Articles from December 2011

Deane v. Fastenal: Nationwide Overtime Collective Action Certified

A Northern District judge has conditionally certified claims brought under the Fair Labor Standards Act (FLSA) against an industrial supply company by two salaried retail store general managers.  See Deane v. Fastenal, No. 3:11-cv-00042 (N.D. Cal. Nov. 14, 2011) (order granting conditional certification) (available here).  The named plaintiffs seek to represent a nationwide class of approximately 2,000 former and current general managers who were allegedly misclassified as exempt employees.  Id.  Judge Susan Illston found that the named plaintiffs’ declarations and their documentary evidence established that they were similarly situated to the proposed class members, and found that the company’s contrary declarations did not sufficiently negate this showing.  Id.  Pursuant to the FLSA’s unique procedures, the court ordered Fastenal to provide the general managers’ contact information to a class action administrator, which will send the putative class members an opt-in notice.  Id.

Wachovia to Pay $148 Million to Settle Bond Market Manipulation Claims

Wachovia Bank (now a part of Wells Fargo Bank) will pay $148 million to federal and state agencies and municipalities after admitting to anticompetitive activity in the municipal bonds market.  State and federal authorities charged the bank with entering into illegal agreements to manipulate the bidding process and rig bids on bond reinvestment transactions from 1997 through 2005.  As part of a non-prosecution agreement with the SEC, Wells Fargo admitted that former employees of Wachovia engaged in this illegal conduct.  The Justice Department has already obtained $525 million in settlements with Bank of America, UBS AG and JP Morgan over allegations of corruption in the municipal bond market.

Maine State Retirement System v. Countrywide: Federal Judge Certifies Countrywide Securities Class Action

A California district court judge granted certification in a class action against Countrywide Financial.  The plaintiffs allege that the home mortgage giant, now owned by Bank of America, engaged in deceptive practices while selling billions of dollars in mortgage-backed securities.  See Maine State Retirement System v. Countrywide Financial Corp., No. 2:10-cv-00302 (C.D. Cal. Nov. 16, 2011) (order granting class certification) (available here).  The class consists of all persons and entities that bought Countrywide’s mortgage-backed securities before January 14, 2010, and includes participants in several public employee pension plans.  Id.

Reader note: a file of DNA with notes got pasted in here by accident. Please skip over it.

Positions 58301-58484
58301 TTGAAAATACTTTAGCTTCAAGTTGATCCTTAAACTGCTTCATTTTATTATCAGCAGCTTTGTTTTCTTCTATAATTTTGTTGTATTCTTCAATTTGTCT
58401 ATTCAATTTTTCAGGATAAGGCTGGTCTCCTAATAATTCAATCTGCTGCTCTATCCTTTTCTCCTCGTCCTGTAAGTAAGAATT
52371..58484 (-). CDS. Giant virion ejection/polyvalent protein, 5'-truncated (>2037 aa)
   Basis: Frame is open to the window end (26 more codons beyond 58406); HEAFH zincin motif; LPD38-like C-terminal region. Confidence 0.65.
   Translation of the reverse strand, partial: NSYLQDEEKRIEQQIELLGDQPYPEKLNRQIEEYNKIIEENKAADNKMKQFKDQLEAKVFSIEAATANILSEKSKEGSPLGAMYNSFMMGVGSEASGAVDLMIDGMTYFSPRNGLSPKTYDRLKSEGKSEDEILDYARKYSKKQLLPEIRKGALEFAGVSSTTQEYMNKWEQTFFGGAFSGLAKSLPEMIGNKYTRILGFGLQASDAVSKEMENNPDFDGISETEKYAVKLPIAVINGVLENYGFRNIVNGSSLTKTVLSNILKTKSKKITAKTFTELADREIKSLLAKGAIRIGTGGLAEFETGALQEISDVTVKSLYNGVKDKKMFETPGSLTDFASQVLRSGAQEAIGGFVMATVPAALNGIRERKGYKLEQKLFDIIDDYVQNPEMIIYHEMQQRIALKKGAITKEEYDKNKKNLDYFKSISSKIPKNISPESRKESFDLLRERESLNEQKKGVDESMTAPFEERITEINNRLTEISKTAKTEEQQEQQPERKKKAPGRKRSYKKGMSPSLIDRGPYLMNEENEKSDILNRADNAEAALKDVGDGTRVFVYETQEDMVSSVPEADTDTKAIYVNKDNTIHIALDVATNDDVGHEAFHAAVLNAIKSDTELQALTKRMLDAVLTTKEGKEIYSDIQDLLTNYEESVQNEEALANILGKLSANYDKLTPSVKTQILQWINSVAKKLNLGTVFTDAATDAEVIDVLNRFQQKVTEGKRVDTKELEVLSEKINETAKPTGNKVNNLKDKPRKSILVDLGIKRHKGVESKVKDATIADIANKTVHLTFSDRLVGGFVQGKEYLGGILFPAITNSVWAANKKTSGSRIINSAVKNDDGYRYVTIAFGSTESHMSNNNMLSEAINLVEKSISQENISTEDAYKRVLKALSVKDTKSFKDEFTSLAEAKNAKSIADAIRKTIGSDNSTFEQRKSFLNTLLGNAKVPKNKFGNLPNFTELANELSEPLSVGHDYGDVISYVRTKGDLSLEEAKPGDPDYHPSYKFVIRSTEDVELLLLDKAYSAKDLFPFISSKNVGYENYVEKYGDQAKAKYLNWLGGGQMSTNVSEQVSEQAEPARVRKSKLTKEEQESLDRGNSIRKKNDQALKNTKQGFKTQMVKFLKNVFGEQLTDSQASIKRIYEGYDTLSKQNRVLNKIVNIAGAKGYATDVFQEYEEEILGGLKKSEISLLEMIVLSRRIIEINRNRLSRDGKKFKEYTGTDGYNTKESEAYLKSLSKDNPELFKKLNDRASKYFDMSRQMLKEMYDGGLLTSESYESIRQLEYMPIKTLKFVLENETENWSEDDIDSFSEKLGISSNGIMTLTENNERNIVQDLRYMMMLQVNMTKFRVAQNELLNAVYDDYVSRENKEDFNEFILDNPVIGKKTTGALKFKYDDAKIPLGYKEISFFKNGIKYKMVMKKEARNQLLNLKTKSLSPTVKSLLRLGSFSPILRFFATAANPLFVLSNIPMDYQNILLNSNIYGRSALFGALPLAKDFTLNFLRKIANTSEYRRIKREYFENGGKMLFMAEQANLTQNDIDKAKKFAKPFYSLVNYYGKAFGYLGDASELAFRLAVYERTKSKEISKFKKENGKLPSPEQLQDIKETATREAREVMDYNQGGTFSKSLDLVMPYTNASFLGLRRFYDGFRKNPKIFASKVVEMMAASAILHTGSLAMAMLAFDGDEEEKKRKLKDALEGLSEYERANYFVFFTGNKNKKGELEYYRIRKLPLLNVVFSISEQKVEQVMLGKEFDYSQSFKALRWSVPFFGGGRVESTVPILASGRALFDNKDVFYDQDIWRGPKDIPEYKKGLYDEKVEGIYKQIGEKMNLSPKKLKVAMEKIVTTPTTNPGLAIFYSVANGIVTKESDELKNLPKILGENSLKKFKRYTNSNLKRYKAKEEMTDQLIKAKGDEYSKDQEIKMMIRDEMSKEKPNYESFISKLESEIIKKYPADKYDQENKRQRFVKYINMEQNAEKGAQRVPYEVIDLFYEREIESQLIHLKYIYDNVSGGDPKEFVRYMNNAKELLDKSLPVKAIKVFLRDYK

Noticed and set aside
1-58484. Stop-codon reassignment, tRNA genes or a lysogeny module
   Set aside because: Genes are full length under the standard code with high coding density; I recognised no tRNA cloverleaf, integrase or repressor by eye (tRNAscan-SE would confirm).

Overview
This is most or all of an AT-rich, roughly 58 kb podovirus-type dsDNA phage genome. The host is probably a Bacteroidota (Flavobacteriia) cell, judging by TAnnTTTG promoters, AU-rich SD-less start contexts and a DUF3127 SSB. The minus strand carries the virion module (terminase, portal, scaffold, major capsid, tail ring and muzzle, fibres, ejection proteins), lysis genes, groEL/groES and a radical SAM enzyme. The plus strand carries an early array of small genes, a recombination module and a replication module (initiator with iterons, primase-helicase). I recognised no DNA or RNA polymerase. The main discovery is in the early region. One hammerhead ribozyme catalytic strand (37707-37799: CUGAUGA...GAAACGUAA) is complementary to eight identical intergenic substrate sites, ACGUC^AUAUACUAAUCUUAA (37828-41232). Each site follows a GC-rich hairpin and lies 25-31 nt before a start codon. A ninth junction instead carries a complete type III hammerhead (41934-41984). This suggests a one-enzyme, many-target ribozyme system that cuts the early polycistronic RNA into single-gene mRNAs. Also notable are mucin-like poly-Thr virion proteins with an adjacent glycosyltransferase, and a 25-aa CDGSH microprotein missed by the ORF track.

The certified class can now pursue claims that Countrywide and its investment banks made misleading statements and omissions in connection with the issuance of highly risky mortgage-backed securities, which were secured by mortgages virtually certain to result in defaults.  See Second Amended Complaint, Maine State Retirement System v. Countrywide, No. 2:10-cv-00302 (C.D. Cal., filed Dec. 6, 2010), ¶¶ 4-10.  The inevitable mortgage defaults revealed that the properties underlying the mortgages were worth materially less than the loans issued to the borrowers, and that the borrowers were unable to cover the outstanding mortgage balances.   Id. at ¶¶ 10-17. 

The class certification order came after Countrywide stipulated to a proposed class in conformity with the judge’s previous rulings in the case, thereby cutting short protracted legal argument over class certification.  See Maine State Retirement System v. Countrywide Financial Corp., No. 2:10-cv-00302 (C.D. Cal. Nov. 16, 2011) (order granting class certification).

Rubin v. MF Global: $90 Million Class Action Settlement Approved

The Southern District of New York has approved a $90 million cash settlement that confirms the distinctive role of class actions in compensating victims of the recent financial crisis.  See Rubin v. MF Global, No. 1:08-cv-02233 (S.D.N.Y. Nov. 18, 2011) (final order and judgment) (available here).  The settlement resolves claims against defendants, including MF Global, in connection with the company’s initial public offering.  The plaintiffs alleged that defendants erroneously assured investors that MF Global’s system of risk controls would be capable of monitoring risk on a continuous, “real time” basis.  See First Amended Class Action Complaint at ¶ 77, Rubin v. MF Global, No. 1:08-cv-02233 (S.D.N.Y. Nov. 5, 2010).  In fact, MF Global had deactivated trading and margin controls on brokers’ computers to speed up transaction times.  Id. at ¶¶ 14, 93.  When a single trader subsequently lost $141 million speculating in wheat futures in overnight trading, MF Global was forced to absorb those losses, sending MF Global’s stock into a tailspin.  Id. at ¶¶ 13-17. As a result, the company lost $1.1 billion in market capitalization over a two-day period.  Id. at ¶¶ 114-115.

Owing to the unusually large settlement fund of $90 million, class counsel was awarded 18 percent of the settlement fund in fees, rather than the usual 33 percent.  See Rubin v. MF Global, No. 1:08-cv-02233 (S.D.N.Y. Nov. 18, 2011) (order granting plaintiffs’ counsel’s petition for an award of attorneys’ fees).  The settlement follows on the heels of MF Global’s October 31 bankruptcy filing, which was directly tied to an additional scandal in which MF Global failed to segregate its own funds from customer funds as required by the rules of the Chicago Mercantile Exchange and was unable to satisfy customer redemptions.